• The protobuf version mentioned above is not the newest one available in NuGet. Do not force a package update on that package. While the newest one appears to work if you are using Visual Studio, it throws several errors when using Mono. This branch/commit has the correct version associated and it would take user interaction to go to a newer version. It is something to be aware of, but also something you shouldn't encounter if you don't force updates.

TL;DR:
Can a few other people pull my nuget-migrate branch and make sure it builds appropriately for them before I squash my commits and submit a pull request?

@Lagg

I'm really not comfortable with untrusted binaries being in a distribution. Someone like @Jessecar96 or @geel9 need to grab the dll and nuget.exe from somewhere and preferably sign it with PGP. It's too easy for binaries to be stealthily modified in a pull request and merged without people noticing. I've seen it happen before. Please don't take this as me not trusting you @FunkyLoveCow, I do. It's just a manner of precaution that is standard procedure when putting third party binaries in version control.

@medcat

@Lagg like @Jessecar96 and @geel9 are a) gonna be responsible with a PGP key, and b) gonna get their key signed by anyone.

@FunkyLoveCow, with your .ci/build.sh file, can't you just simplify the whole thing down to

+xbuild /p:NoWarn=1584 /property:Configuration=Debug /property:Platform="Any CPU" SteamBot.sln 
exit $?
@FunkyLoveCow

@redjazz96 It looks like it yes. I took that script from the SteamKit guys. They use the function to also run some automated tests and retry the CI build on certain failures. We can leave it how it is in case we want to add extra steps to the build (see option 2 below)

@Lagg, No offense taken. I can understand the caution. I'll take a look and see if I can find an acceptable alternative. Right now I've got a couple ideas, though I don't know if any of them are viable.

  • Automatically redownload NuGet.exe on build. I'd assume that Microsoft has this option built into VS, but I don't know if it'd be Mono compatible.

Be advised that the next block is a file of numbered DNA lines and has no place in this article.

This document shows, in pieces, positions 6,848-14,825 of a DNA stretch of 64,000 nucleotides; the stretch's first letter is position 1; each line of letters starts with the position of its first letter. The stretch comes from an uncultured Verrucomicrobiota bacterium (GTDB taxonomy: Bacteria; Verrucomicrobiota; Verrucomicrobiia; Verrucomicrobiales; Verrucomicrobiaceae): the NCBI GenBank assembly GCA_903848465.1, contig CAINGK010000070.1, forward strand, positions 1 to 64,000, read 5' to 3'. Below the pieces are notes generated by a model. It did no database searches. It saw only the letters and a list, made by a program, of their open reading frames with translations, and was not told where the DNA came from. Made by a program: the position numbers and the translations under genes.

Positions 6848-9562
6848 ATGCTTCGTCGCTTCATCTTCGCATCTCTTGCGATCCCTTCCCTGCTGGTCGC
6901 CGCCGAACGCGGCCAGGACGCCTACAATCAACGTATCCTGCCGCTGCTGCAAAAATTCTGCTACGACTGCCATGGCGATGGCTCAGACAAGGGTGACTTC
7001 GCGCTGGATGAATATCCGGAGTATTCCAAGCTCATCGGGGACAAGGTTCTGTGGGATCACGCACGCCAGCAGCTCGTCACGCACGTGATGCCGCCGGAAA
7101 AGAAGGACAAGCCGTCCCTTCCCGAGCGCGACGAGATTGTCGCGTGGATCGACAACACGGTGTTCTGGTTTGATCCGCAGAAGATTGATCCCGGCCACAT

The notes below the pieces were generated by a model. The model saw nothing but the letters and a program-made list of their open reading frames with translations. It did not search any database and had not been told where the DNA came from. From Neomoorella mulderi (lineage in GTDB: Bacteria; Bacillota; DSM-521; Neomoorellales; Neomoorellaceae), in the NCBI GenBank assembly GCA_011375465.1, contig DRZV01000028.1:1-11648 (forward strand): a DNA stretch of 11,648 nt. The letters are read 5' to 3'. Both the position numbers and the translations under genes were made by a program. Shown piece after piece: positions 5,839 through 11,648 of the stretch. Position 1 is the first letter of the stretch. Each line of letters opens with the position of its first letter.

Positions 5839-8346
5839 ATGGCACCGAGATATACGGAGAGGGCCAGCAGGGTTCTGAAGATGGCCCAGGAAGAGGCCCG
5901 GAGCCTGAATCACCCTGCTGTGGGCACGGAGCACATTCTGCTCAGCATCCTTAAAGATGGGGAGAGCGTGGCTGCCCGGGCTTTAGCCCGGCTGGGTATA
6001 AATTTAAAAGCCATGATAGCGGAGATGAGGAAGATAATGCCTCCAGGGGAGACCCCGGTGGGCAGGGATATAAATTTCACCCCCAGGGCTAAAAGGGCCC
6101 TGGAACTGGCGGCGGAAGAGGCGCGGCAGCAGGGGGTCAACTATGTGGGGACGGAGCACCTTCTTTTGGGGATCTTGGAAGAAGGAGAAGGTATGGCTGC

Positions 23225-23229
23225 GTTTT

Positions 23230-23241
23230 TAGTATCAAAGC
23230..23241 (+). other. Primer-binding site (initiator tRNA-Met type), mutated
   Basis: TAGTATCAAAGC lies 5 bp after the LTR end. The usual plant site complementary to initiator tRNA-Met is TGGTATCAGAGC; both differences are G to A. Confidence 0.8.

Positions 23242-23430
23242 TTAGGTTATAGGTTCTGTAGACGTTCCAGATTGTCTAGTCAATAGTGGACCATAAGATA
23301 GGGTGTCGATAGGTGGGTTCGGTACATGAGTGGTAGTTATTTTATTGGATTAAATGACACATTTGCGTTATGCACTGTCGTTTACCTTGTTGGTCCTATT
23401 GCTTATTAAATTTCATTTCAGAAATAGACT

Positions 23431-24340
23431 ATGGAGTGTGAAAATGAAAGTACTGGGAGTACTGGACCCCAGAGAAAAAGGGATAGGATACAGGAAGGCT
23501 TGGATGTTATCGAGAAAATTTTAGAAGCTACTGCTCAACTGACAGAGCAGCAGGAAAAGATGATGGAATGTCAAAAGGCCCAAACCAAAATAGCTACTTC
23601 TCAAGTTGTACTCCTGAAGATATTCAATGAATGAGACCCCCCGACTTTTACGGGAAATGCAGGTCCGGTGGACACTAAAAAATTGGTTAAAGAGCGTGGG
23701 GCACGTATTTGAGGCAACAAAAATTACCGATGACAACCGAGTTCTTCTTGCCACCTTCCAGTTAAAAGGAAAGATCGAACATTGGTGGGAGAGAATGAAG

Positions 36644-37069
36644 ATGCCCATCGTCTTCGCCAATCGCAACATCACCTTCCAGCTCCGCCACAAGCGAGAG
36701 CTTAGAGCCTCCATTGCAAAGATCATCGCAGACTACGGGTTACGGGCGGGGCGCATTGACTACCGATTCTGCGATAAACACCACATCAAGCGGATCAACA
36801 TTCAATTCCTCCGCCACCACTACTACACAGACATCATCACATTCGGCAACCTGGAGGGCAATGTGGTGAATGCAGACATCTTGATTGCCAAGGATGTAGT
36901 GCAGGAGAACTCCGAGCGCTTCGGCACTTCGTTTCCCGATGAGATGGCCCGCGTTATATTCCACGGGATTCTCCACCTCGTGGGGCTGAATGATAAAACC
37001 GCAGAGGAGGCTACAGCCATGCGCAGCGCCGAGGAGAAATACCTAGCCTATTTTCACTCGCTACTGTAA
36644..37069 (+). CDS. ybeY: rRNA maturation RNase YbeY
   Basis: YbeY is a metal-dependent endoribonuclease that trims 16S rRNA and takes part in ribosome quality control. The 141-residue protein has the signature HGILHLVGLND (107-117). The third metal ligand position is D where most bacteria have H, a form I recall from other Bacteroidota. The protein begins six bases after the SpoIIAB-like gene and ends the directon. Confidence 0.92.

• We could build a check into the .ci script to look for NuGet.exe or Microsoft.Build.dll and if they are seen fail the build. The pull request could still be made, but the failure message should cause one of the repo managers to question why they are merging these particular items.
  • The entire .nuget directory could be a subrepository. The only thing that should change in there at this point is the .targets file and then only if we add additional steps to the build process. Version management is kept in the solution .packages files and wouldn't be affected by this subrepository change.

My thoughts on each:

  • The first one would be the best. If we can automatically pull it using the IDE, I think this would be the safest. Do you?
  • Adding in the technical check may be a good idea anyway. However, there are legitimate ways to prevent a CI build from occurring. As a policy, we should probably not accept pull requests that didn't pass a CI build.
  • I just pulled out all of the submodules. I'd rather not add one back in. However, this particular submodule would have very little change to it (compared to SteamKit's semi-regular updates). Any pull requests to it would be able to be checked easily. With only 4 files in the entire directory it should be fairly obvious that one of the binary files changed.

Alternatively, we could rely on the peer reviews that we've been having when pull requests get submitted.

@Lagg

I like option 1. Mono incompatibility isn't much issue at the moment since this is aimed at people using VS anyway as far as I can tell. Those using mono can probably find the required libs themselves. I commonly do this when building C# code on non-Windows systems. It's not too bad of a task. There aren't too many dependencies for this project either, so that helps.

@FunkyLoveCow

@Lagg Option one is actually very easy if using Visual Studio. It's changing a false to a true and then restarting Visual Studio if you changed it while the IDE was open.

Mono is not so easy. They have to manually download Nuget from Codeplex and the DLL included right now. The problems I'm seeing with this are that Codeplex doesn't seem to have an easy way to get the most recent version of Nuget automatically with a curl/wget script and the dll comes from a Mono for Windows install.

Relaying this information to a person is easy. We provide directions, screenshots, and tell them to RTFM. They do and get developing.

The problem is doing this so that the CI stuff works. I can't find an easy way to get either file. Without those files Travis will fail 100% of the time because it can't include Steamkit, protobuf or Newton.json.

Edit: Completely failed to tell you what needs to change.
In the .nuget/NuGet.targets file, change the <DownloadNuGetExe Condition=" '$(DownloadNuGetExe)' == '' ">false</DownloadNuGetExe> to <DownloadNuGetExe Condition=" '$(DownloadNuGetExe)' == '' ">true</DownloadNuGetExe> (roughly around line 16)

@majorrom

Can't this be closed now?